Standards change so quickly in this market and software evolves, which means that the chipsets inside older hardware will almost inevitably hit a wall for future updates at some point. In that sense it’s good to see that the code itself is much more logical and grounded than the initial political expectations suggest.

Nevertheless we suspect that some manufacturers will simply set a short “lifetime” figure to avoid the problem of having to keep their kit updated for many years. Sadly many third-party router manufacturers have become notorious for only supporting their hardware for a year or two after release, which is a huge concern when you consider the importance of your router in the home network environment.

We strongly support these proposals and it’s also good to see the call for an end to devices that ship with a universal default password. We should point out that most broadband ISPs now ship routers with a dynamically generated password that’s different for every device.

However there is a question mark over the effectiveness of a code like this, which appears to be more educational than enforceable in its structure. Perhaps what we need is a new testing regime to help certify that new internet connected devices are able to support such security standards before they hit the shops, although this may be difficult given the complex global trading environment.

The Government said they will be conducting more work in 2018 to further develop these recommendations. This will involve considering how following the Data Protection Bill, the Government can further embed guidelines in the Code of Practice within regulations.

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By Mark Jackson
Mark is a professional technology writer, IT consultant and computer engineer from Dorset (England), he also founded ISPreview in 1999 and enjoys analysing the latest telecoms and broadband developments. Find me on Twitter, , Facebook and Linkedin.
Leave a Comment
6 Responses
  1. Optimist says:

    Point 3 very pertinent. I ca see no way adding further applications to my Sony Bravia TV. Not only that there appears to be no way of accessing web pages. So if I want to access any video channel other than the ones installed, I have to use my PC.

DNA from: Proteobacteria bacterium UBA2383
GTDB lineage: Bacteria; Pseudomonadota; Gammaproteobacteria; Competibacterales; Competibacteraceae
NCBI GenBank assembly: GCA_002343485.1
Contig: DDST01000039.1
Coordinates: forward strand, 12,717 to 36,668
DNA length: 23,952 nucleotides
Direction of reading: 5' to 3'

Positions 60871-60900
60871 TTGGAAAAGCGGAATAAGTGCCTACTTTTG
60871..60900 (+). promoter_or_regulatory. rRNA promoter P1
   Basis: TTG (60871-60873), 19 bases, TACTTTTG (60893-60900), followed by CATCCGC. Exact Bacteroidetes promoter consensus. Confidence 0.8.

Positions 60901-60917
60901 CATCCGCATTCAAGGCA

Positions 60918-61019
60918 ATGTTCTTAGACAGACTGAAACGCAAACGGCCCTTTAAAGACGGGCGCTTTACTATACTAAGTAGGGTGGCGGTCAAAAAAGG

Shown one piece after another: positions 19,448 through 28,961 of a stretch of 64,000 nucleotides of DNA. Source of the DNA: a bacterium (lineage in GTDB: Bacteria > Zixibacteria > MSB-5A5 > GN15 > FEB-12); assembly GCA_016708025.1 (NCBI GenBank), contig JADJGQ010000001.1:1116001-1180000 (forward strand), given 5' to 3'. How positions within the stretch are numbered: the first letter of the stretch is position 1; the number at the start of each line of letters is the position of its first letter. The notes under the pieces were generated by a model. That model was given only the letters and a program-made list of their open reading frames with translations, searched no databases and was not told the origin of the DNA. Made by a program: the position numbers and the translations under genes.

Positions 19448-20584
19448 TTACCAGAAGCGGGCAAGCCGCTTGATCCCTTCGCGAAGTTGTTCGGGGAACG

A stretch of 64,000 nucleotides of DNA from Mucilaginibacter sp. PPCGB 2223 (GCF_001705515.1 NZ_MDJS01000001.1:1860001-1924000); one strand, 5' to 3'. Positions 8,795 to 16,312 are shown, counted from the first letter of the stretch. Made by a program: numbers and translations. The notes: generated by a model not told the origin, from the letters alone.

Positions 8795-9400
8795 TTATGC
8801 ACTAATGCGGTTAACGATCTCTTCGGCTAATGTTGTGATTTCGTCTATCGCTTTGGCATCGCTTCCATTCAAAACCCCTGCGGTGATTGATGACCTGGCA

2. Alex says:

    Point 3 is very good – forcing manufacturers to inform consumers of expected lifetime at time of purchase, gives manufacturers an incentive to keep devices upto date longer. Currently there are very limited benefits of this for the manufacturer, other than reputation with well informed consumers – of which there are few.

    Pop quiz – which is cheaper – a 400 quid telly with 5 years updates or a 300 quid with 3 years of updates ?

    1. occasionally factual says:

      Or a TV which isn’t “smart” for £350.

      I like my TVs to be dumb and this law (if enforced) will hasten that. Or reduce companies selling in the UK.

  3. Joe says:

    A kitemark for products meeting the standard wouldn’t do any harm.

    I’d quite like as an extra point a ‘right to hack’. That is to say at whatever point a manufacturer refuses further support or security updates they grant me the right to breach any security in *my* device (and have legal protection from so doing) to alter/update or extract my data from it

  4. spurple says:

    Point #7 is dangerous. That’s akin to taking control of the devices from the owner.

  5. patriciafranklin says:

    Comodo Internet Security (CIS) has the ability to stand the test of time. I’ve been using it for a long time. Since it comes equipped with impressive security features like Default+ technology (unique to Comodo), Auto Sandboxing and others, the chances of this security tool combating various malware (including zero-day threats) is more. It also has a free version (CIS premium) too. Give it a shot! https://goo.gl/RYzNu6